Friday, July 16, 2010

significant formalization efforts in any area

Finished a short story on the train back to Baltimore yesterday! Good times. I'm my most productive when I'm not in my apartment, it being full of shinies that distract me from fiction.

It occurred to me, as I wrote, that I haven't written a literary essay for journal publication in almost two years. Maybe even longer than that. I was a full-blown essayist when I graduated college, and thought that was my path until I decided to throw myself into grad school. I've gotten a few essays published - some of them are linked in the sidebar - but ultimately chose fiction as my MFA concentration because I felt like I had more to learn there. Like I said, I'd been writing essays/non-fiction for a while, and had gotten published, so I felt like any more learning I had to do on that front could be done on the job, so to speak. I hadn't seriously pursued fiction for ages and, to be honest, I missed it. I missed writing stories, and the rush of creation, and the satisfaction of completing a draft. It's entirely different from completing an essay, which is also satisfying but not as much. I still read non-fiction because I think it helps my voice, but I don't miss essays. Besides, I have my Adfreak/Brandfreak work and my monthly column in the Gettysburg Times (link) to carry any lingering essayist ambitions for me.

I'm also nearly done with The Alienist - I tore through it in NC and on the train, and it's a thumping good read. Like all plot-based thrillers, the characters are familiar and archetypal, but they don't feel stock to me. And Caleb Carr does an excellent job handling Teddy Roosevelt, even quaintly maintaining the facade that he was a human being instead of a clockwork tin robot. That aside, there's a very organic feeling to this book - a heartbeat that comes through in the sometimes overly analytical dialogue, the setting details, the characterization, everything. And it's a real page-turner, on top of everything else. I'll agree with the St. Louis Post-Dispatch's criticism that the protagonists' views of gays and black people is too immediately tolerant for the period, but that isn't really something I have a problem with - aside from the Flashman novels (in which Harry Flashman's various prejudices are spoken through his own irrational voice), Victorian novels with period social outlooks seem to indulge that era's intolerance a little too much.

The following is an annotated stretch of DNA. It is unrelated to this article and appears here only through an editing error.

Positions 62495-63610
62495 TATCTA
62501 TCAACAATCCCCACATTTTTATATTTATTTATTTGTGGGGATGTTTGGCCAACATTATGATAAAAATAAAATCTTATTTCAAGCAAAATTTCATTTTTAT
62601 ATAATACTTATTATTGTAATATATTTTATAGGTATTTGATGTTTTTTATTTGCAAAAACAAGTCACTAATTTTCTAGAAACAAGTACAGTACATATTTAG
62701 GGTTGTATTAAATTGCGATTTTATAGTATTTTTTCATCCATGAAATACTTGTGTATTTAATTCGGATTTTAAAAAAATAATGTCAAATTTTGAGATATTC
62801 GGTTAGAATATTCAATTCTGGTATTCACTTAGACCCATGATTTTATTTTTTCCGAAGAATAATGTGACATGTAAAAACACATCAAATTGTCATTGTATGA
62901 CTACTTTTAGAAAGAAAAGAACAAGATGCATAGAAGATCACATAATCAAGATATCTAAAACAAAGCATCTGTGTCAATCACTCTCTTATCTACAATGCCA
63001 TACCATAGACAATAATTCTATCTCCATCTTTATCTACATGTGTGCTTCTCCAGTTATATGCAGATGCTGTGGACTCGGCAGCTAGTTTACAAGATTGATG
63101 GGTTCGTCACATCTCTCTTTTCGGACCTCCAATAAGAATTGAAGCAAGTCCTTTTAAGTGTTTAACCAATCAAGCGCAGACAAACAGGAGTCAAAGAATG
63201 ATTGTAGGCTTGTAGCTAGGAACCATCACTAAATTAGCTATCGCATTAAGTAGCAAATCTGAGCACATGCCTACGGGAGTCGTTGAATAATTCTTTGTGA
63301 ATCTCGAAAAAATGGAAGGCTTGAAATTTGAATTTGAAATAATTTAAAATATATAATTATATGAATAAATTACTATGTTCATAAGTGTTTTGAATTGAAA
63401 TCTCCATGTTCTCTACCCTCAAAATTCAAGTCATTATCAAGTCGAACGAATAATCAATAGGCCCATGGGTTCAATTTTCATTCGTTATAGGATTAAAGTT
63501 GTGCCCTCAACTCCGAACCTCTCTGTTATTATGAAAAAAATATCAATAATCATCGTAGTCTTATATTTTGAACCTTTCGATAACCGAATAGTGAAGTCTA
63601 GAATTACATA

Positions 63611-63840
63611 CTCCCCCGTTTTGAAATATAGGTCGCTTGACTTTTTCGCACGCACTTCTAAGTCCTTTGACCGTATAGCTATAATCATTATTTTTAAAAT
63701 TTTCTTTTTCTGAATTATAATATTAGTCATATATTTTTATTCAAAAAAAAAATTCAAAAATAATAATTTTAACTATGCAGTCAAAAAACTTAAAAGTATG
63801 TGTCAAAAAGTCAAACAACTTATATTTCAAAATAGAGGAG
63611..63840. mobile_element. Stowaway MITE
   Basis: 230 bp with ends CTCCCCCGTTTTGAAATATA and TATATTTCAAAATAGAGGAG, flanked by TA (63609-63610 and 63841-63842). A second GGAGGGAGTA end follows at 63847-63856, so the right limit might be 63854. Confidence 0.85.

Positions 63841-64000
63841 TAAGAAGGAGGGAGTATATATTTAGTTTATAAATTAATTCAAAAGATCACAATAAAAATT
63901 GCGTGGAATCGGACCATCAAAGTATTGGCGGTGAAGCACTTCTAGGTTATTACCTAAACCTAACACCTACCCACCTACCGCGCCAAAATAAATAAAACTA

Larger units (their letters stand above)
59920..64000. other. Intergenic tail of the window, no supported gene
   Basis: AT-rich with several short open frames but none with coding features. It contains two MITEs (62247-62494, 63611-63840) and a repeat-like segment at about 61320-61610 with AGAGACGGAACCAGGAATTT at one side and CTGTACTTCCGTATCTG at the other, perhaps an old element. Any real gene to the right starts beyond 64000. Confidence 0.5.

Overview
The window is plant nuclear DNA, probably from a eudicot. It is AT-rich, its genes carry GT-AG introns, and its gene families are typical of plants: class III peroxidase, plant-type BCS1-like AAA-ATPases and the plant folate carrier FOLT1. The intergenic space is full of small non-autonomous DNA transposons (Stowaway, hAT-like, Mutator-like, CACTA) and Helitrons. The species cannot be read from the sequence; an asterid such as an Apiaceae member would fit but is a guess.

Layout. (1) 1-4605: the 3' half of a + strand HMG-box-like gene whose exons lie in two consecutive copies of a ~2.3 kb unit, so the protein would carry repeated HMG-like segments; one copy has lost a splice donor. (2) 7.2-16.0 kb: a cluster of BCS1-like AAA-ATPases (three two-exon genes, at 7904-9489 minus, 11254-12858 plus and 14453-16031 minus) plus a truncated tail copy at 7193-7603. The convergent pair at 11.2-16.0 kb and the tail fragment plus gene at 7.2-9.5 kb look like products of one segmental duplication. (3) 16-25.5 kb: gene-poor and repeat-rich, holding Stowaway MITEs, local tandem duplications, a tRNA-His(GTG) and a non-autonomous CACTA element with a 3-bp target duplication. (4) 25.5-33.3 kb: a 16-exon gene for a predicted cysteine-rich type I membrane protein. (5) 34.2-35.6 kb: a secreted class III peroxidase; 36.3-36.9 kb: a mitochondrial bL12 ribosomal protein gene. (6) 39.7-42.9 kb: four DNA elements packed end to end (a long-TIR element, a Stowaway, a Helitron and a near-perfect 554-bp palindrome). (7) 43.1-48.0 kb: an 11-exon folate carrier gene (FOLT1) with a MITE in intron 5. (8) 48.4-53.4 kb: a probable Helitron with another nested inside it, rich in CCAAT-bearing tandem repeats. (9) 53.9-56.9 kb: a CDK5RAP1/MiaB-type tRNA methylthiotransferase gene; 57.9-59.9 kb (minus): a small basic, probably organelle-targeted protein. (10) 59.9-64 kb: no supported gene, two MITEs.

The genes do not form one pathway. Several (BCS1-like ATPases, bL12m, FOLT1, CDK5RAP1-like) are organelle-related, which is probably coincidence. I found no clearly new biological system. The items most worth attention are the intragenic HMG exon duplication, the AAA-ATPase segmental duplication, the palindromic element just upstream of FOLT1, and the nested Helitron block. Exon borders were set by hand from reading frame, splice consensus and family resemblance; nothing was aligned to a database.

However, the Post-Dispatch's dismissal of the female lead as too modern and feminist ("a tough-minded career woman who's unafraid to pack a pistol and spout a bit of scatological English") doesn't hold water. Women back then, much as now, were as tough and resourceful as their circumstances demanded, and if Ma Barker could exist, then so could Sara Howard.

Anyway, I still have a long day of Artscape to contend with, so I'd better go get ready for work. I'll have more about irrational voices later on.

Tuesday, July 13, 2010

needs to have more track time

I write like
Mark Twain
I Write Like by Mémoires, Mac journal software. Analyze your writing!

Well, THAT certainly wasn't the result I expected. Cool, though. I do like me some Twain.

Currently vacationing in NC for a few days, relaxing and writing and venturing out into the heat on Tuesday to tour the International Civil Rights Museum in Greensboro, located in the building where the Woolworth's of 1960 sit-in fame used to be. It was pretty cool, and our tour guide was deeply taken by the subject matter, so this wasn't so much a dry lecture as it was a performance covering a few generations' worth of struggle for equality.

I also picked up The Alienist, which I am thoroughly enjoying, and finally, officially started Kafka On the Shore, which I am also liking quite a lot. As books, they couldn't be more opposite, but as we all know, I like it when narrative voices clash in my brain. I'll have a nice long train ride on Thursday to spend writing, as well. At the moment, life is peaceful. My return to Baltimore on the 15th will restore insanity and sleep deprivation, but for now I'm enjoying the relative calm.

Sunday, July 11, 2010

he actually believes this horseshit

Here are some photos of paperback books/'zines that I've made so far. Pictures 1 and 3 are of my summer project, the aforementioned Gouts of Angry Mist; 2 and 4 are of a book (titled For the Love of God, Montressor) that I made for my Literary Publications class. I'll be selling them at my open mic/lit. reading  appearances at some point, I'm sure.